“Victim 1 believes the assault occurred because Suspect 1 believes Victim 1 is a homosexual,” the police arrest affidavit says.

Court records show prosecutors charged Malki with simple assault and threats to do bodily harm in the case. But the court records show that on Sept. 13, 2011, D.C. Superior Court Judge Stephen F. Eilperin found Malki not guilty on both charges following a non-jury trial.

The online court records do not state why the judge rendered a not guilty verdict. With the courthouse currently closed to the public and the press due to COVID-related restrictions, the Washington Blade couldn’t immediately obtain the records to determine the judge’s reason for the verdict.

In the second case, court records show Malki was arrested by D.C. police outside the Townhouse Tavern bar and restaurant at 1637 R St., N.W. on Nov. 7, 2012 for allegedly threatening one or more people with a knife after employees ordered Malki to leave the establishment for “disorderly behavior.”

At the time, the Townhouse Tavern was located next door to the gay nightclub Cobalt, which before going out of business two years ago, was located at the corner of 17th and R Streets, N.W.

The police arrest affidavit in the case says Malki allegedly pointed a knife in a threatening way at two of the tavern’s employees who blocked his path when he attempted to re-enter the tavern. The affidavit says he was initially charged by D.C. police with assault with a dangerous weapon – knife. Court records, however, show that prosecutors with the U.S. Attorney’s Office lowered the charges to two counts of simple assault. The records show that on Jan. 15, 2013, Malki pleaded guilty to the two charges as part of a plea bargain arrangement.

The records show that Judge Marissa Demeo on that same day issued a sentence of 30 days for each of the two charges but suspended all 30 days for both counts. She then sentenced Malki to one year of supervised probation for both charges and ordered that he undergo alcohol and drug testing and undergo treatment if appropriate.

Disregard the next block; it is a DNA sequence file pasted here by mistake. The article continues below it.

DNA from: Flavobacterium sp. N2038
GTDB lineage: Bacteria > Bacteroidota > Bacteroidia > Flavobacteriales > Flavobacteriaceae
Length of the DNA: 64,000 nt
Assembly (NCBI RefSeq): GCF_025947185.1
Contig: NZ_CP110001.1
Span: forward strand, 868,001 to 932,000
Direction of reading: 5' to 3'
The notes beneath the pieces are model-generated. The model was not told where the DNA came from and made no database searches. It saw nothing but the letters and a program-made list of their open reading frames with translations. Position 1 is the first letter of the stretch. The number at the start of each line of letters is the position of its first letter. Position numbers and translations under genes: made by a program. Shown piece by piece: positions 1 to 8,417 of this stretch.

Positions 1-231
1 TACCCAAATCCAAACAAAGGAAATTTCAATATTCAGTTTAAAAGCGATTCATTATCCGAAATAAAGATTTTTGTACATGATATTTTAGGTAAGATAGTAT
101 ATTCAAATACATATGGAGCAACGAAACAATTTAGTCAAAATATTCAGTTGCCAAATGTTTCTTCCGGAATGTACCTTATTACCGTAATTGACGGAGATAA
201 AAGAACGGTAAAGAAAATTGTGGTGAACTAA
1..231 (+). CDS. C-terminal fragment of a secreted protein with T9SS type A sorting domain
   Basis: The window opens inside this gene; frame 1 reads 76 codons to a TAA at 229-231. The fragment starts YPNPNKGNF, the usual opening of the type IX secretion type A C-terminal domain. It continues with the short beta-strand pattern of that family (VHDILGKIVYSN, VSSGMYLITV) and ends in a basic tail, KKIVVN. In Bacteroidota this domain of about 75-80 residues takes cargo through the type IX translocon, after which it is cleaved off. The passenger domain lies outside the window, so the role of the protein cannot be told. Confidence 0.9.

In the third case prior to the 2020 and 2021 cases, court records show Malki was arrested outside the Cobalt gay nightclub on March 14, 2015 on multiple counts of simple assault, attempted assault with a dangerous weapon – knife, possession of a prohibited weapon – knife, and unlawful entry.

The arrest affidavit says an altercation started on the sidewalk outside the bar when for unknown reasons, Malki grabbed a female customer who was outside smoking and attempted to pull her toward him. When her female friend came to her aid, Malki allegedly got “aggressive” by threatening the woman and “removed what appeared to be a knife from an unknown location” and pointed it at the woman’s friend in a threatening way, the affidavit says.

It says a Cobalt employee minutes later ordered Malki to leave the area and he appeared to do so. But others noticed that he walked toward another entrance door to Cobalt and attempted to enter the establishment knowing he had been ordered not to return because of previous problems with his behavior, the affidavit says. When he attempted to push away another employee to force his way into Cobalt, Malki fell to the ground during a scuffle and other employees held him on the ground while someone else called D.C. police.

Court records show that similar to all of Malki’s arrests, a judge released him while awaiting trial and ordered him to stay away from Cobalt and all of those he was charged with threatening and assaulting.

The records show that on Sept. 18, 2015, Malki agreed to a plea bargain offer by prosecutors in which all except two of the charges – attempted possession of a prohibited weapon and simple assault – were dropped. Judge Alfred S. Irving Jr. on Oct. 2, 2015 sentenced Malki to 60 days of incarnation for each of the two charges but suspended all but five days, which he allowed Malki to serve on weekends, the court records show.

The judge ordered that the two five-day jail terms could be served concurrently, meaning just five days total would be served, according to court records. The records also show that Judge Irving sentenced Malki to one year of supervised probation for each of the two counts and ordered that he enter an alcohol treatment program and stay away from Cobalt.